Because the door was already beaten down pretty badly, this became a lightning round of slaughter, something that I failed to get through a number of times because someone would manage to sneak through and hit the door. Thanks to the autosave, there was nothing I really could do to escape the situation other than hoping that I could annihilate everyone in quick order. I managed to do this, but the repetition had only reminded me of how frustratingly broken the autosaves can make the game out to be.
Thanks to no manual save feature outside of forcing a save whenever you buy something at a shop or transition between areas, it makes it impossible to reload an earlier area to escape or when one wants to simply leave a zone to explore earlier places to slaughter more monsters. Until you finish with that area, and open it up for revisits later, you’re forced to plow on through until you make it to a magical teleporter where you can buy and sell items or teleport back to the last town that the story had launched you from. After the first area, the game slightly opens up as you proceed with the story but only because you now have more places to pick clean.
Fortunately, the meaty combat tries to balance the linearity out with what the classes and their skill systems layer it with. Knowing when to use each skill at the right moments can mean the difference between another linear trip to where everyone had died or pushing forward to the end of an area adding variety to what could have become another button mashing series of battles. Each class is also different enough to focus on their particular strengths. Directly taking on bruising, giant-sized orcs wielding two handed hammers with Andriel’s support abilities might not be as smart if it were Farin or Eradan instead.
In addition to combat abilities, each character also has a special ability. Eradan can see ranger tracks to find caches of hidden goods, Farin can mine for gems at special locations, and Andriel can mix together ingredients for potions. Dying in combat isn’t necessarily the end, either. As long as any one character can make it to the downed companion, they can revive them by holding down on the “A” button as long as they aren’t interrupted. Most of the time, the AI will do its best to save you from death because if you die, it’s time to restart from the last autosave. On the other hand, if any of your AI companions go down, you can basically take your time to get back to them which is a good thing considering that everyone will be focused on who is left.
As for the loot, most of my gold came from selling off the extra junk found along the way and if you want to upgrade what space you have, forget it. Weapons and armor can be further augmented with magical gems adding a number of powerful advantages and some pieces are also part of a set that can bestow tremendous benefits if you piece them together.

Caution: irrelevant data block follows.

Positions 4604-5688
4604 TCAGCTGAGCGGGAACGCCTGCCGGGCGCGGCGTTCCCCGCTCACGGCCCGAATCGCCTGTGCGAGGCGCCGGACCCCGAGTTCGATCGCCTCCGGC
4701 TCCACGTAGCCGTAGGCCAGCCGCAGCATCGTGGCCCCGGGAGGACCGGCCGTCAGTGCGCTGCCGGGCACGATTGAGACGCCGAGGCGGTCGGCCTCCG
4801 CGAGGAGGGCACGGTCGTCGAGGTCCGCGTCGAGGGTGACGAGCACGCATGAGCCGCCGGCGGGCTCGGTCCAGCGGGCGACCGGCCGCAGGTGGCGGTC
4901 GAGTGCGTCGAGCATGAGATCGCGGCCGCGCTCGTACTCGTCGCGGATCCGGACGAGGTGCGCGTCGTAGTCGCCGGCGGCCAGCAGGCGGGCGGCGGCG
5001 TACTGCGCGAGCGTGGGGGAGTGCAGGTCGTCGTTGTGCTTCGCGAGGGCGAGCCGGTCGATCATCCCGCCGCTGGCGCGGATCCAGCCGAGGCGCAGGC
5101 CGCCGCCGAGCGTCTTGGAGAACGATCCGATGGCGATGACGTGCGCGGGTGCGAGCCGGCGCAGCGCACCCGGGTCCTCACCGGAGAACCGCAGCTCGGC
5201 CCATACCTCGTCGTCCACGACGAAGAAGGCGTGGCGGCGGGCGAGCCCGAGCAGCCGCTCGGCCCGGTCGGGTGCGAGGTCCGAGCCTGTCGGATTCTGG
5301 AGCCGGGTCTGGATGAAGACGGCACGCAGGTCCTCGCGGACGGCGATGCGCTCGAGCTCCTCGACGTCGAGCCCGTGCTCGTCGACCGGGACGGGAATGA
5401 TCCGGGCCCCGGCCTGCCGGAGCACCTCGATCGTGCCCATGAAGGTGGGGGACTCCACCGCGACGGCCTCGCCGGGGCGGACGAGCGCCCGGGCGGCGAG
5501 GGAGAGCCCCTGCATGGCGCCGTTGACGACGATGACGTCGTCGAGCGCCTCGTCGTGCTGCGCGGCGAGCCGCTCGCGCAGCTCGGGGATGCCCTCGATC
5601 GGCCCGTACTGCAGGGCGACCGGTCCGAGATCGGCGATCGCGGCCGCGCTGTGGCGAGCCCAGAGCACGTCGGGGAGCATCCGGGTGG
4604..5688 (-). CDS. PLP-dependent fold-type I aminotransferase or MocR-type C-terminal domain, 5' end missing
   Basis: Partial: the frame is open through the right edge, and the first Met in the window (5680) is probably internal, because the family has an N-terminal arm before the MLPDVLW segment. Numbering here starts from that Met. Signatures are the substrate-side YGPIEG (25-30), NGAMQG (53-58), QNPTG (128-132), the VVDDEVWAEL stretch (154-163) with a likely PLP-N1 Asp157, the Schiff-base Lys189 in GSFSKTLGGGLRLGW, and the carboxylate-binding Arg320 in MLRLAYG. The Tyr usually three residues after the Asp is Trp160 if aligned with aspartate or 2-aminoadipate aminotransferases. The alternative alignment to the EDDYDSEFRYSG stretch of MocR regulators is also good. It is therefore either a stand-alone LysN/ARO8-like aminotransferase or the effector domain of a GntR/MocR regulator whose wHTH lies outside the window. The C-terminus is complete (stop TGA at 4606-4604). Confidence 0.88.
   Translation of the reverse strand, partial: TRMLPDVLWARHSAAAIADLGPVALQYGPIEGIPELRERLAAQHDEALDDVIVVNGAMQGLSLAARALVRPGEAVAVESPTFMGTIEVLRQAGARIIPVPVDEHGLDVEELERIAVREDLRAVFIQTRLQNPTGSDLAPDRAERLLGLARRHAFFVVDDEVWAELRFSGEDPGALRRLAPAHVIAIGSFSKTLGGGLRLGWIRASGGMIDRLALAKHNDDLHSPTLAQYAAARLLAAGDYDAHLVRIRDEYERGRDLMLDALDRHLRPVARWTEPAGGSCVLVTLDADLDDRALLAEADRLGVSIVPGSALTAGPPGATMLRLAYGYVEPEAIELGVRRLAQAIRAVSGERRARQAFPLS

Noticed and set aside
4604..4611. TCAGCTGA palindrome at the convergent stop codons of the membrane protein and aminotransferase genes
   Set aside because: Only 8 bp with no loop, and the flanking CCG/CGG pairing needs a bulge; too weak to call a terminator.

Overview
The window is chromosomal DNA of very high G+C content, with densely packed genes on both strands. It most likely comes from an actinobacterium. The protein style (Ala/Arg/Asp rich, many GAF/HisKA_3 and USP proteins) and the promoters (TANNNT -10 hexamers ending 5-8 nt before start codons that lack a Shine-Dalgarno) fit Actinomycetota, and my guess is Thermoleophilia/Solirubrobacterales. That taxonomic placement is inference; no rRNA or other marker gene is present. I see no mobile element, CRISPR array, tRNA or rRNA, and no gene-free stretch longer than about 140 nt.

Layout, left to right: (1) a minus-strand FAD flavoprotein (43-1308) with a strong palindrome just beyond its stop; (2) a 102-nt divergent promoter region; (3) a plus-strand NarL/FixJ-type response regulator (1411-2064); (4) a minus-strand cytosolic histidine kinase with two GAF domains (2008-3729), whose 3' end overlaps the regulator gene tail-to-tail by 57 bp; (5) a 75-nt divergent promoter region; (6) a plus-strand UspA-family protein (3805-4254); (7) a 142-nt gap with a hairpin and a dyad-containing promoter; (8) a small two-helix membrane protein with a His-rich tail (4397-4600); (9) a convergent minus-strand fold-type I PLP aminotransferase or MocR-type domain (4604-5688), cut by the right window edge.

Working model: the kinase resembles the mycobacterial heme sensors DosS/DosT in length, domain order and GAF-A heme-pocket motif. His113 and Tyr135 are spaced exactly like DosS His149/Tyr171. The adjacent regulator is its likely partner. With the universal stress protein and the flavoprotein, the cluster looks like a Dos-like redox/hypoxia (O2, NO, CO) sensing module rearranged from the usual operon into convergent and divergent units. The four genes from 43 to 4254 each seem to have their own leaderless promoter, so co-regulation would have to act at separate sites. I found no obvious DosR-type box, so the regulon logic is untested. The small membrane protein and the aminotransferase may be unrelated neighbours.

There are also special “challenge” areas in the game, such as Osgiliath, that are basically LOTR-inspired horde mode zones. Waves of enemies will attack you and your companions allowing you to earn experience and goodies if you want to take a break from the campaign. Exiting any one of these, ironically, is made easier with glowy spots indicating where you can end the challenge.
Co-op can also substitute the AI with two other online companions to share in the glory, though this is restricted by the difficulty level that you are playing at. Finishing the game can take around ten or fifteen hours depending on how much grinding you want to do or how many armor sets you want to try and piece together in the same way. It also automatically upgrades the difficulty level of your next playthrough, so if you want to go back and play a game with your friends that are struggling through a game set on “Normal” by bringing in a seasoned build, you can’t. And thanks to the linear saves that the game makes, there’s no way to go back before the game upgrades you other than in starting an entirely new one.
War in the North’s biggest problem isn’t that it’s cashing in on Lord of the Rings, but that it seems stuck in a place that most every other game has left behind. War in the North’s potential is simply suffocated by its linear conventions crushing whatever hopes I had for it to capitalize on what the lavish LOTR theatrics bring to the table.
Fans of everything LOTR might be able to forgive its shortcomings and there aren’t that many releases like this that dive into an old fashioned dungeon crawl with as much attention to its setting. Yet at the same time, if all you want is to mash through baddies and dialogue options, there are better ways to do this other than in being trapped within its one-track dungeons by things that no adventurer can fight against.
Lord of the Rings: War in the North
Warner Bros. Interactive Entertainment / Snowblind Studios
Xbox 360 / PS3 / Microsoft Windows (reviewed on Xbox 360)
Rated: M for Mature